Museum at Mountain Home looks for new home

Published 10:04 am Tuesday, May 9, 2023

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To the Editor:
Some readers may recall the plight of the former Museum at Mountain Home, a medical/military museum in Johnson City. Many artifacts were damaged when a pipe burst during the extreme cold around Christmastime.
Volunteers are inventorying and assessing damage with an emphasis on military uniforms dating back to WWI. A debt of gratitude is owed to Kirby Taylor of Quik Cleaners and Laundry in Elizabethton. Mr. Taylor has graciously cleaned uniforms for us at no cost.
A box unpacked recently included a letter dated October, 11, 1951 from the Army to Mrs. Ethel Stagnoli of Cawood, Ky. It said, “It is with regret that I am writing to confirm the recent telegram informing you of the death of your husband, Private First Class William F. Stagnoli (Junior) who was killed in action on September 25, 1951.”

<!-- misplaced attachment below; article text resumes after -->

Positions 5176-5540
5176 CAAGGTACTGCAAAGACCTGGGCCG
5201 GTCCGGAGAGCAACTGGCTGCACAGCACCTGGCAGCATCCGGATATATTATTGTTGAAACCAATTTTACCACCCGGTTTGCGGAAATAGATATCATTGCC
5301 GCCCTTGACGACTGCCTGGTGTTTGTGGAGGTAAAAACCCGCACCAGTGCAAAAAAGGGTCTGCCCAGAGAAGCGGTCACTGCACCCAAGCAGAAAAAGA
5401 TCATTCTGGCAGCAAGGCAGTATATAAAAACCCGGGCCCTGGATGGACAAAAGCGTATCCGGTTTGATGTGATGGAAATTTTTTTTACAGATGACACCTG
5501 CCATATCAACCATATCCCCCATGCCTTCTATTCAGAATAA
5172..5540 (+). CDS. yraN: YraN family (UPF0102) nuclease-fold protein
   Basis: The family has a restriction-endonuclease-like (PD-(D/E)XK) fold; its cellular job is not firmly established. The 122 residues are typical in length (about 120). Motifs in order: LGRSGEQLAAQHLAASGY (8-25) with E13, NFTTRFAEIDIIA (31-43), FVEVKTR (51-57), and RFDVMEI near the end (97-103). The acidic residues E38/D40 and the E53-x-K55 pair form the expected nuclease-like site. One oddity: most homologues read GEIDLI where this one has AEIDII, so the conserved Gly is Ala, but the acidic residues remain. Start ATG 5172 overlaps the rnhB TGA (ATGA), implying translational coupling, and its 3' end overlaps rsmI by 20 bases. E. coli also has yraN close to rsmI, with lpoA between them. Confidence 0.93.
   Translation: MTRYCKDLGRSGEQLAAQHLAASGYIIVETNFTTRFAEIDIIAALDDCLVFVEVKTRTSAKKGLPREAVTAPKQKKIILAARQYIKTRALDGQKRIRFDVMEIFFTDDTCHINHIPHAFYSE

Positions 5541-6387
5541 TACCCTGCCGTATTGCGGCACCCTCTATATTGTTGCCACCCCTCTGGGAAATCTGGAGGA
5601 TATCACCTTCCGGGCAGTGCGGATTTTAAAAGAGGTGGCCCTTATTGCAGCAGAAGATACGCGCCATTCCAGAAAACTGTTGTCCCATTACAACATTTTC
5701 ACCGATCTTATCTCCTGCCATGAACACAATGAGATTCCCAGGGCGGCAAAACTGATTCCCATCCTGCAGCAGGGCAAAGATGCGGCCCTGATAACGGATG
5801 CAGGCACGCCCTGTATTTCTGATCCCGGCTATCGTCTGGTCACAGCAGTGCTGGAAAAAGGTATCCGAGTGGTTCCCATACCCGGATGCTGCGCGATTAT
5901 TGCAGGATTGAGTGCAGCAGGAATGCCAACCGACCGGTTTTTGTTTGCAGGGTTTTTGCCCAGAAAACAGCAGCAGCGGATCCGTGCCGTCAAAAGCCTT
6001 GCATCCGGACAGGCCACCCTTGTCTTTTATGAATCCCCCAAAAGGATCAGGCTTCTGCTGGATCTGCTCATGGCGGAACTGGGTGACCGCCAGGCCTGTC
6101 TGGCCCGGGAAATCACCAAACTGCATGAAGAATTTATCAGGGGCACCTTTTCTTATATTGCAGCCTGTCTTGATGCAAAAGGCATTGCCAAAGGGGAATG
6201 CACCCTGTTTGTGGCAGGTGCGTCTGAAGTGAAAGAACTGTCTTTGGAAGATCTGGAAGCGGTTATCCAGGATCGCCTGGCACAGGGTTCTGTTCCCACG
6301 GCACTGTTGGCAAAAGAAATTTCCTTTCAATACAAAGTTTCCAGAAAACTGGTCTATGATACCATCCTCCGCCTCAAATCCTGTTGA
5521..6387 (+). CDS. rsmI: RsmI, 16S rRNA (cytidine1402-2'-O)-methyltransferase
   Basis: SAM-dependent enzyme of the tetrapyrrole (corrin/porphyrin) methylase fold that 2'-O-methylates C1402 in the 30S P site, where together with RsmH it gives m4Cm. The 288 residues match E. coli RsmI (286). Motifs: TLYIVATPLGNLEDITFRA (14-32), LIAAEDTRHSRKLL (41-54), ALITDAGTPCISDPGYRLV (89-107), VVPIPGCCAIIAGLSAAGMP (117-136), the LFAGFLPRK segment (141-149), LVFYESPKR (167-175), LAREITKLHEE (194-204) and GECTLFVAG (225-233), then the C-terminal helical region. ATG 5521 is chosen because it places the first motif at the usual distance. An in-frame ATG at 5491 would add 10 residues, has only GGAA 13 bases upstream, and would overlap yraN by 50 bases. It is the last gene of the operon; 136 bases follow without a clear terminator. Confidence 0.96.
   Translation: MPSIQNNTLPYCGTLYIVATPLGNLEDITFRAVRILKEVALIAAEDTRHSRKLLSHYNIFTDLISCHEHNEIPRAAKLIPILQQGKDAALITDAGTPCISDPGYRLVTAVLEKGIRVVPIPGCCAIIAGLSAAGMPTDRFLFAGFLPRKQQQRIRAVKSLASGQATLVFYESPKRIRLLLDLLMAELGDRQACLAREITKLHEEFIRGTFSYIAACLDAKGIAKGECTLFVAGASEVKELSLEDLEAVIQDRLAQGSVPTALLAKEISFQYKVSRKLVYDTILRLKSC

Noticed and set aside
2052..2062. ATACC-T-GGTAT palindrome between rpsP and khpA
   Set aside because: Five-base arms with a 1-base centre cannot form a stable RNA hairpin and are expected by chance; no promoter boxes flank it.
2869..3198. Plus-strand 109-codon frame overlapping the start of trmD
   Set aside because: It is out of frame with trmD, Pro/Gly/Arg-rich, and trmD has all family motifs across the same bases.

Ethel and William were newlyweds. He had written home on September 2, 1951 describing a recent battle saying, “Honey, I don’t know, but I hope I never see it that bad again, altho we did not lose any men. In times like that you never know how long you’ll be standing for you know not when your time is, specially when you are getting shot at…I am awful afraid.”
Within days, William was dead, killed by fragments of an enemy mortar shell in North Korea. In January 1952, Ethel received notification that William’s remains would be shipped, that the date of shipment by rail, date of arrival, and the escort’s name would be forthcoming. The body was shipped to Cawood Funeral Home in Middlesboro.
These documents and many others should be preserved. We remain hopeful a new location will be found and the items can again be on public display. Should anyone know of a long-term, suitable storage (the museum has exhausted its funds and can’t rent a facility) please contact Martha Whaley at
Jo Harris, Museum Volunteer

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